During a delicate orthopedic procedure, New Jersey CRNA Nicholas Blanck, MSN, APN, (foreground) provides vigilant, hands-on care to his patient on the anesthesia side of the surgical curtain. (Photo by Christopher Bettin, MA.)
Intrathecal Spread of Injectate Following an Ultrasound-Guided Selective C5 Nerve Root Injection in a Human Cadaver ModelUltrasound-guided selective C5 nerve root blocks have been described in several case reports as a safe and effective means to anesthetize the distal clavicle while maintaining innervation of the upper extremity and preserving diaphragmatic function. In this study, cadavers were injected with 5 mL of 0.5% methylene blue dye under ultrasound guidance to investigate possible proximal and distal spread of injectate along the brachial plexus, if any. Following the injections, the specimens were dissected and examined to determine the distribution of dye and the structures affected.
Local Anesthetic Adjuvants Providing the Longest Duration of Analgesia for Single-Injection Peripheral Nerve Blocks in Orthopedic Surgery: A Literature ReviewInadequate pain relief after surgery may delay surgical recovery, decrease patient satisfaction, increase length of stay, raise the risk of hospital readmissions, and increase overall healthcare costs. One way to decrease postoperative pain for patients undergoing orthopedic surgery is through use of peripheral nerve blocks. The purpose of this literature review is to evaluate local anesthetic adjuvants to peripheral nerve blocks. A review of published studies using PubMed, MEDLINE, and Cochrane search engines was performed using predefined data fields. Based on this literature review, recommendations for practice are provided.
Keywords: Anesthetic adjuvant, analgesia, local anesthetics, nerve block, regional anesthesia.
Version: 2016;84(2):95-103.Authors: LCDR Jason A. Patacsil, DNP, CRNA, NC, USN,
Maura S. McAuliffe, PhD, CRNA, FAAN,
Leah S. Feyh, DNAP, CRNA,
Lorie L. Sigmon, DNP, FNP
Design of an Evidence-Based “Second Victim” Curriculum for Nurse AnesthetistsThe “second victim” phenomenon—when a healthcare provider experiences adverse events because of the adverse events of a patient—is not well known or understood among healthcare professionals, including Certified Registered Nurse Anesthetists (CRNAs). No published research is currently available on the impact of second victim specifically in CRNAs, but it is known that second victim poses major challenges for healthcare professionals. Therefore, it is important to acknowledge its occurrence and to develop an educational curriculum based on the available evidence.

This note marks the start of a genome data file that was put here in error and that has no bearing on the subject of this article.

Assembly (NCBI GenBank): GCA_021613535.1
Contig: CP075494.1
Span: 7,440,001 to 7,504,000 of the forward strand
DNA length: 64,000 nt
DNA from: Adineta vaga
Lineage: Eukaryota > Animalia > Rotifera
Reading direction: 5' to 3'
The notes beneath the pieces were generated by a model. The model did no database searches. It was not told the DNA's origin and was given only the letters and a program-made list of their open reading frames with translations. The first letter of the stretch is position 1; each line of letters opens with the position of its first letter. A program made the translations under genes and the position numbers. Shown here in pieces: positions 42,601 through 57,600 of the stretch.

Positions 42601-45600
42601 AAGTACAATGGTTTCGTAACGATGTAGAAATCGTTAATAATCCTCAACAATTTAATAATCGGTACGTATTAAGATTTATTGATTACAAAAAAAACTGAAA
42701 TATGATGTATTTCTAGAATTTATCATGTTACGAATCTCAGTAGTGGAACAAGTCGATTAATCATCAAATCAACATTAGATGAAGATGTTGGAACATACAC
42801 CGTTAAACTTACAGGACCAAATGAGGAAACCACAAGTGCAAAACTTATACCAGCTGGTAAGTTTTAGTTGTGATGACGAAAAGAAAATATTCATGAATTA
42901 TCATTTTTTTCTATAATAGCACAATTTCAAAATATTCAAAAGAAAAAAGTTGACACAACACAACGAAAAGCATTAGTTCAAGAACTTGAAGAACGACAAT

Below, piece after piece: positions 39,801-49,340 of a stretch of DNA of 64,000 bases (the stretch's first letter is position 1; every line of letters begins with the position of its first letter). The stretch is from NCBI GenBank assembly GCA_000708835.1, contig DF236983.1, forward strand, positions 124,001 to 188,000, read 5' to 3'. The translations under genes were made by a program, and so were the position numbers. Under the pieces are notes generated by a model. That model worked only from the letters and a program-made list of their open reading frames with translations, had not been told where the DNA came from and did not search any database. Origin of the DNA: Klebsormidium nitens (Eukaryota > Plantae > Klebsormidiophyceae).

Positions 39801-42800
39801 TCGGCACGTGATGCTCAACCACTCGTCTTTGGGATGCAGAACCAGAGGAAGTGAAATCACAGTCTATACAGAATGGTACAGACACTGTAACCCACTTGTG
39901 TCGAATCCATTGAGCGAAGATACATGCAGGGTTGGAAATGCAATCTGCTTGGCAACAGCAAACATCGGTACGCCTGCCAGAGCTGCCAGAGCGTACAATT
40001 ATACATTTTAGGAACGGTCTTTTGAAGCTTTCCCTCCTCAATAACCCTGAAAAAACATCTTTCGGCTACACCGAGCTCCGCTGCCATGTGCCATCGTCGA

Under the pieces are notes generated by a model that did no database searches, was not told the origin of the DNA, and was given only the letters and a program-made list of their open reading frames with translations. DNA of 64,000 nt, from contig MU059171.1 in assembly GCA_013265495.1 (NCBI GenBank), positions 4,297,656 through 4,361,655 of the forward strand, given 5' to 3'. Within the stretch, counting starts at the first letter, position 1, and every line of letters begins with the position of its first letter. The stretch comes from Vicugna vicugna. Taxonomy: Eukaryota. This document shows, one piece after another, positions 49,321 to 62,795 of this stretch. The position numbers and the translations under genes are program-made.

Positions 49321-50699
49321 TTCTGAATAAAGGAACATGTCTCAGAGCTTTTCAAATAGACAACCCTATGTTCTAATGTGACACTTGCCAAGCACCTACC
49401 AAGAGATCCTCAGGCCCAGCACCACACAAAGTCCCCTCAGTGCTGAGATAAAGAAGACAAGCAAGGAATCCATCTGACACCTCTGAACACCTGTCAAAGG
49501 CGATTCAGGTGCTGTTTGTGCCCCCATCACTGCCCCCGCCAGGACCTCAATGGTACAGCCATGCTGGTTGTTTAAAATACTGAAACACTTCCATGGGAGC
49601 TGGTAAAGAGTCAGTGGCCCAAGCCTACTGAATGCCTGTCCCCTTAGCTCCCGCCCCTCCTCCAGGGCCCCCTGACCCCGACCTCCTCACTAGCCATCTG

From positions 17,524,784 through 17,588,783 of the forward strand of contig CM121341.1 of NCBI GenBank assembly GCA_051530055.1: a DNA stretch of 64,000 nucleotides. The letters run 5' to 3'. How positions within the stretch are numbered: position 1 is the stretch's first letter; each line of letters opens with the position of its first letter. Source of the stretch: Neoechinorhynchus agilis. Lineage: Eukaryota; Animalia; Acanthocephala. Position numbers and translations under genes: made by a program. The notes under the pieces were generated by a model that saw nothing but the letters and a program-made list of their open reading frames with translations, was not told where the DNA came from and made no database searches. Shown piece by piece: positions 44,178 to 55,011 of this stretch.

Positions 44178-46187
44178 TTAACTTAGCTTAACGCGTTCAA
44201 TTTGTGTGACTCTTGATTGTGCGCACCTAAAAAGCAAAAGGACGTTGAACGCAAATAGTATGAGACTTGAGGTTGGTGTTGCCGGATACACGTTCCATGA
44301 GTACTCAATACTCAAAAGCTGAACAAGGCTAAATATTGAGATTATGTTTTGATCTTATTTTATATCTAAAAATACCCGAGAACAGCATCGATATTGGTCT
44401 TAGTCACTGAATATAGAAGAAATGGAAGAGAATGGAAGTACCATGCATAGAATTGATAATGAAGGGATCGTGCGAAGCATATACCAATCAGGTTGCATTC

Keywords: Anesthesia, adverse events, second victim.
Version: 2016;84(2):107-113.Authors: Regina G. Daniels, DNP, MSN, CRNA,
Ruth McCorkle, PhD, RN, FAAN
Use of Personal Electronic Devices by Nurse Anesthetists and the Effects on Patient SafetyDistractions during anesthesia delivery may threaten patient safety. Personal electronic devices (PEDs) have become an integral tool used by 90% of adults. Adaptation of PEDs has permitted their integration into current anesthesia practice. Although technologic advancements have improved accessibility to resources and communication, they also serve as a source of distraction. The purpose of this article is to illustrate the critical need for further research in order to analyze safety risk.
Keywords: Anesthesia, media policy, operating room, patient safety, personal electronic devices.
Version: 2016;84(2):114-119.Authors: Lauren R. Snoots, MSN, CRNA,
Brenda A. Wands, PhD, MBA, CRNA
Using a Structured Assessment Tool to Evaluate Nontechnical Skills of Nurse AnesthetistsNontechnical skills are critical for good anesthetic practice but are seldom addressed explicitly in clinical training. The purposes of this study were (1) to evaluate the reliability and validity of the observation-based assessment tool Nurse Anaesthetists’ Non-Technical Skills system (N-ANTS) and (2) to evaluate the effect of training nurse anesthetist supervisors in the use of N-ANTS.